When a politician asked a stupid question or gave a stupid answer, we could easily excuse their behavior for being intellectually-challenged or politically motivated. But it is difficult to ignore when an otherwise respected journalist asked a less-than-well-informed question during a national forum.
During last week's presidential debate, CNN’s Candy Crowley asked a seemingly legitimate question which was that why couldn’t iPhones and iPads be manufactured in the United States? This was essentially the same question that Obama himself reportedly had asked the late Apple CEO during a private dinner with a group of tech executives.
The underlying concern is that for the last thirty years, America has been outsourcing manufacturing jobs to Asia (first Singapore, then Malaysia and Thailand, and now China). So what can we do to bring the jobs back as if bringing them back is the key to secure our middle class prosperity.
First of all, we can't bring back what is not ours. America was never a major manufacturer for personal electronics. Following the footsteps of plastic toys, the first wave of electronics outsourcing started in 1983 when Seagate (formerly Shugart Technology) moved their hard drive assembly lines from Scotts Valley to Singapore.
At the time, the domestic manufacturing facility was really meant to be a temporary measure. The plan was never to expand production in California since we could never find enough dexterous high school graduates willing to work minimum wages.
In addition, it is not true that the iPhones and iPads are manufacturing in China. They are only final-assembled in China. The components are actually manufactured globally, much of which even in the United States.
While the popular press are obsessed with the ongoing legal battle between Apple and Samsung, they never report that they are also intimate partners. One of the key components, the ARM processors, are in fact manufactured in Texas (by Samsung).
Furthermore, the total assembly cost for an iDevice is less than five dollars. The Chinese workers who are willing to do the repetitive manual labor for less than ten dollars a day are poor peasants from remote provinces. They work five hour shift, two shifts a day, with hour-long lunches and nap time in between and they live in cramp quarters because they are basically temporary migrant workers.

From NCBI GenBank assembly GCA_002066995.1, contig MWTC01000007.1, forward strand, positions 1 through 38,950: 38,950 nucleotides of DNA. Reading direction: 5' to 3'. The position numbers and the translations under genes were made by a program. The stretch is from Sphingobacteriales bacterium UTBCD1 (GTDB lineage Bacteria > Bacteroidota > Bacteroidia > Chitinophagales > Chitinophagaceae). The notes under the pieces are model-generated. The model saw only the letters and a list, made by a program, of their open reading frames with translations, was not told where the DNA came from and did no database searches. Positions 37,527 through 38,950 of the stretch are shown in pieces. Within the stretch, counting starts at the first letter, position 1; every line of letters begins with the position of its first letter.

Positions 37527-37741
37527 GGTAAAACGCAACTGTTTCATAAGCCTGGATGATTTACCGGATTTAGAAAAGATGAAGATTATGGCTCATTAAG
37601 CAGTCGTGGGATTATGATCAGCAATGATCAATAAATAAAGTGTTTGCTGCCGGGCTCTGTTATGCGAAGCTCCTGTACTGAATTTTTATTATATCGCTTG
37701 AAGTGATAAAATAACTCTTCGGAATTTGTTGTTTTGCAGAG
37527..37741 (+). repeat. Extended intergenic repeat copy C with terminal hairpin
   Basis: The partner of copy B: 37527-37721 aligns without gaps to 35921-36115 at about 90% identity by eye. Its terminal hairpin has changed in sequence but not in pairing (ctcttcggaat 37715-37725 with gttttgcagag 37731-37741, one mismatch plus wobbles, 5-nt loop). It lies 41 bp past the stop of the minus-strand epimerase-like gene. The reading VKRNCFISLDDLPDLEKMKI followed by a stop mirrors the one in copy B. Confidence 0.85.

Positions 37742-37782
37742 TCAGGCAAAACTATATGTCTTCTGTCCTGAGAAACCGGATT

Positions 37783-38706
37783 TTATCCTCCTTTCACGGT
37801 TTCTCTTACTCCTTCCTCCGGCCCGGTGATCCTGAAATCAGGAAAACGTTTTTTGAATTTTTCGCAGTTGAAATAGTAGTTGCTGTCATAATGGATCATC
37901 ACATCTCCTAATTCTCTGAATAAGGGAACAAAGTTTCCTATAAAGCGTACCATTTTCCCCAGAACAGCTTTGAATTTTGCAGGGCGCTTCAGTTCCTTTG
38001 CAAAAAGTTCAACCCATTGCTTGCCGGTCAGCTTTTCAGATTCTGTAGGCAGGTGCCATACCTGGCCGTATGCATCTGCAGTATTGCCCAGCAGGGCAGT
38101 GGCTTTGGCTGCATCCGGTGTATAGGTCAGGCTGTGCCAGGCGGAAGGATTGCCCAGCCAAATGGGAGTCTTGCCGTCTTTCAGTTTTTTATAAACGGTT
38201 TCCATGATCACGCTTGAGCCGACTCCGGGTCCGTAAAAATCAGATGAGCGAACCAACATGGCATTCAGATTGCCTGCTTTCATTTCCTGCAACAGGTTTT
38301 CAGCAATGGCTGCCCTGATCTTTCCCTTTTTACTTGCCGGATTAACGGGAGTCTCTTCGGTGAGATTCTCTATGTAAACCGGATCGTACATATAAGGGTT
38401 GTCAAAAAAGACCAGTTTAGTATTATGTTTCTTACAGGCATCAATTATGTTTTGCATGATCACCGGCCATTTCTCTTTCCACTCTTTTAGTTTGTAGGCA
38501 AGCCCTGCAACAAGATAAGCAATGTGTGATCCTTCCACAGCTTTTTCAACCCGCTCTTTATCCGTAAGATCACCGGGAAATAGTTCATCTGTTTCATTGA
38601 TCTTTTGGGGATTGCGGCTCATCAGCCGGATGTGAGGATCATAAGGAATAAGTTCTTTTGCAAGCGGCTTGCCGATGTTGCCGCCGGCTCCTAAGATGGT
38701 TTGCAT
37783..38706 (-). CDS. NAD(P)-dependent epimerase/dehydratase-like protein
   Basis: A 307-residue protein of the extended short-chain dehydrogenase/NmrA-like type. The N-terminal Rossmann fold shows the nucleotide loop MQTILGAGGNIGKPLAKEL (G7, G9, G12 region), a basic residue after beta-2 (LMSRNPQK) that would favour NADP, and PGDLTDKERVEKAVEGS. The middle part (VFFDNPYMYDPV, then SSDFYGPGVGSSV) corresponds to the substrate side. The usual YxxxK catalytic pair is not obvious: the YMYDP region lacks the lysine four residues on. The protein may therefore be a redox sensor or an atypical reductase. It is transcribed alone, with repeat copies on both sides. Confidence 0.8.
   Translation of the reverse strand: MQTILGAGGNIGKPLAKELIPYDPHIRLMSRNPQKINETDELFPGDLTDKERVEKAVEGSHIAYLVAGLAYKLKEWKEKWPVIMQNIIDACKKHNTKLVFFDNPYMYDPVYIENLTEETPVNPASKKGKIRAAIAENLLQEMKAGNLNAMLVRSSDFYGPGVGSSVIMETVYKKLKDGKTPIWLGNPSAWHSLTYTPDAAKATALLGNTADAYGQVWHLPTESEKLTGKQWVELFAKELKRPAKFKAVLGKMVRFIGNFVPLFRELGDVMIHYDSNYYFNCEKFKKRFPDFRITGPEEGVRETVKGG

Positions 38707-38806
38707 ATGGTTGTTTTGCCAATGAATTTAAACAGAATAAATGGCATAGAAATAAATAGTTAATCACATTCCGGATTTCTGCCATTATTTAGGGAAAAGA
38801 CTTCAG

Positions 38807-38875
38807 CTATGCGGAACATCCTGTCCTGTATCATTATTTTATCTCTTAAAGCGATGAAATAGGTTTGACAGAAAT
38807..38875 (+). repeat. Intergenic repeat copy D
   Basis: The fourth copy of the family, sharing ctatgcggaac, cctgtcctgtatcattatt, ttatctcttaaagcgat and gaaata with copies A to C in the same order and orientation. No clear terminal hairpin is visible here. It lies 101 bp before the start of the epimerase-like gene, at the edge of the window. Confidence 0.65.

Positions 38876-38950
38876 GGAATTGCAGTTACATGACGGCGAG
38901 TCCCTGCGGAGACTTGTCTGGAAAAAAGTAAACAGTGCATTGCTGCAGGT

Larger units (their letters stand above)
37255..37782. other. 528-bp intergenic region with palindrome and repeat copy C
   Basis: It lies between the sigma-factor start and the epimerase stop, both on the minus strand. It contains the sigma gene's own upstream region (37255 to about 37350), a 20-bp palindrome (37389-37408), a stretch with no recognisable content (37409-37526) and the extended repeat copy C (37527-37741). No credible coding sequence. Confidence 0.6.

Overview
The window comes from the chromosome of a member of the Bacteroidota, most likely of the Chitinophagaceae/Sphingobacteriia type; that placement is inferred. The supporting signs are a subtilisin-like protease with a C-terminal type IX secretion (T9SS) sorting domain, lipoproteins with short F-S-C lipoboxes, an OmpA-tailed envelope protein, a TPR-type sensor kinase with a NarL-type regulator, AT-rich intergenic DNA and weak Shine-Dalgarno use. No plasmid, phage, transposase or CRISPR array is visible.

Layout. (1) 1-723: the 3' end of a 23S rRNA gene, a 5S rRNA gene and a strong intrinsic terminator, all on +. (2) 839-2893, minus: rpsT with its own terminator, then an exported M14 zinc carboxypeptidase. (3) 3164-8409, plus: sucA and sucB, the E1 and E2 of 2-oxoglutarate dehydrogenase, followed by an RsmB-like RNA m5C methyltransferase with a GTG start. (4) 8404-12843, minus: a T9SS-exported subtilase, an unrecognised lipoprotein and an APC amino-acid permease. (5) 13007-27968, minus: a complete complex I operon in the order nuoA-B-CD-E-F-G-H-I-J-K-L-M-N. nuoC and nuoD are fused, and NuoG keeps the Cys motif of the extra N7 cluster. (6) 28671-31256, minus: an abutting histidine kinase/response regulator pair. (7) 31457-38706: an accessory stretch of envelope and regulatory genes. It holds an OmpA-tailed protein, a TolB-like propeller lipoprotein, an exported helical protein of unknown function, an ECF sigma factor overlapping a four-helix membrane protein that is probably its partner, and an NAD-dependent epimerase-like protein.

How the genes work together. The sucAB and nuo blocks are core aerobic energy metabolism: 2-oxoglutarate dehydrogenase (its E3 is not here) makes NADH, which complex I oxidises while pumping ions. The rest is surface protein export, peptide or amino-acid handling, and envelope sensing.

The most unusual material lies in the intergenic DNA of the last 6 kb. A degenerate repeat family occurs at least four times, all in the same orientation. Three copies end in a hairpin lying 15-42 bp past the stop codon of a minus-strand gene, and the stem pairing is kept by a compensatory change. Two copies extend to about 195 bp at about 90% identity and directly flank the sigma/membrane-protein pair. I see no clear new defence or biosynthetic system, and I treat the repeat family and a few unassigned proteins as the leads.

They are from poor families with no hope for a better life. They travel long distance to work a few years while they are young for the purpose of saving enough money so they can have the startup capitals necessary to become small business owners when they return. Working for Foxconn/Apple is a dream job for them, an extreme makeover American style.
This is not the kind of jobs we want for the American middle class.
But most importantly, the journalist is missing the point which is that by outsourcing the least value-added portion of our manufacturing ecocycle to China, we are in fact creating lots of high paid jobs at home for Americans.
For example, it is reported that there are nearly 200,000 software developers working on apps. If these are free apps, then they are supported by advertising which means more jobs. Then there is the telecom and the accessory industry, all of which is worth much more than the five dollars that we gave away to the Chinese.
The responses from the candidates are equally misguided. While Romney answered by going into a diatribe about China being a currency manipulator and an intellectual property thief, Obama took the podium and proceeded to lecture about the importance of a college education.
College is important but college is over-rated (speaking as a former university professor). Recently, at +Man'ority Report, we started a Saturday morning video podcast series and the last two episodes were on Open Source Hardware. Our feature guest was +Dwayne Jones, an old friend and a key team member of my first startup.
Dwayne is a small business owner, selling and servicing physical access control equipment (magnetic cards, etc.) and recently he has invented a NFC-based card reader that is backward compatible with conventional key entry system. The most amazing part of his one man journey is that he learned everything on his own by taking initiative and leveraging what's available through Internet.
He didn't go to college and he did all that while supporting a family!
The above picture is another invention by a fellow entrepreneur using resources from the Open Source Hardware community.
Here they built a fully functional keyboard using 40 beer cans, each of which is connected to an Arduino-powered touch controller which are then attached to a $35 Raspberry Pi single-board computer for communication. Imagining having this in every bar across America where patrons could use it to input their email address to get free drinks. It's definitely one of the more unique ways to make use of empty beer cans.
Americans are not whiners nor victims. Americans are opportunists. We seize every opportunity to improve our lives and the lives of our family. And there is no lack of opportunities in spite of what politicians of both parties might try to persuade us otherwise.
Have a wonderful Sunday, everyone.